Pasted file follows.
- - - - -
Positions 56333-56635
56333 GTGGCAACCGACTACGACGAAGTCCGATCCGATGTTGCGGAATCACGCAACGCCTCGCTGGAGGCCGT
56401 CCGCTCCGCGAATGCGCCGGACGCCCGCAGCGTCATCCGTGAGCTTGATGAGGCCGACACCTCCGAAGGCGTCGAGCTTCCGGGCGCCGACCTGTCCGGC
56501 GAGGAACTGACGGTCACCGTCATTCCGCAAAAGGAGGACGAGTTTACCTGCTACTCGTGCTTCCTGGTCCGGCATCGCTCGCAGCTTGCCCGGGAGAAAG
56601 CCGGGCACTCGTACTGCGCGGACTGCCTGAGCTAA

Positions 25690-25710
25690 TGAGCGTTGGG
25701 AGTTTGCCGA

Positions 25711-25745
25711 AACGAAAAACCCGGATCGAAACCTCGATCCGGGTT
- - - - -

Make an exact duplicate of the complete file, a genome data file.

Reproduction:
Positions 56333-56635
56333 GTGGCAACCGACTACGACGAAGTCCGATCCGATGTTGCGGAATCACGCAACGCCTCGCTGGAGGCCGT
56401 CCGCTCCGCGAATGCGCCGGACGCCCGCAGCGTCATCCGTGAGCTTGATGAGGCCGACACCTCCGAAGGCGTCGAGCTTCCGGGCGCCGACCTGTCCGGC
56501 GAGGAACTGACGGTCACCGTCATTCCGCAAAAGGAGGACGAGTTTACCTGCTACTCGTGCTTCCTGGTCCGGCATCGCTCGCAGCTTGCCCGGGAGAAAG
56601 CCGGGCACTCGTACTGCGCGGACTGCCTGAGCTAA

Positions 25690-25710
25690 TGAGCGTTGGG
25701 AGTTTGCCGA

Positions 25711-25745
25711 AACGAAAAACCCGGATCGAAACCTCGATCCGGGTT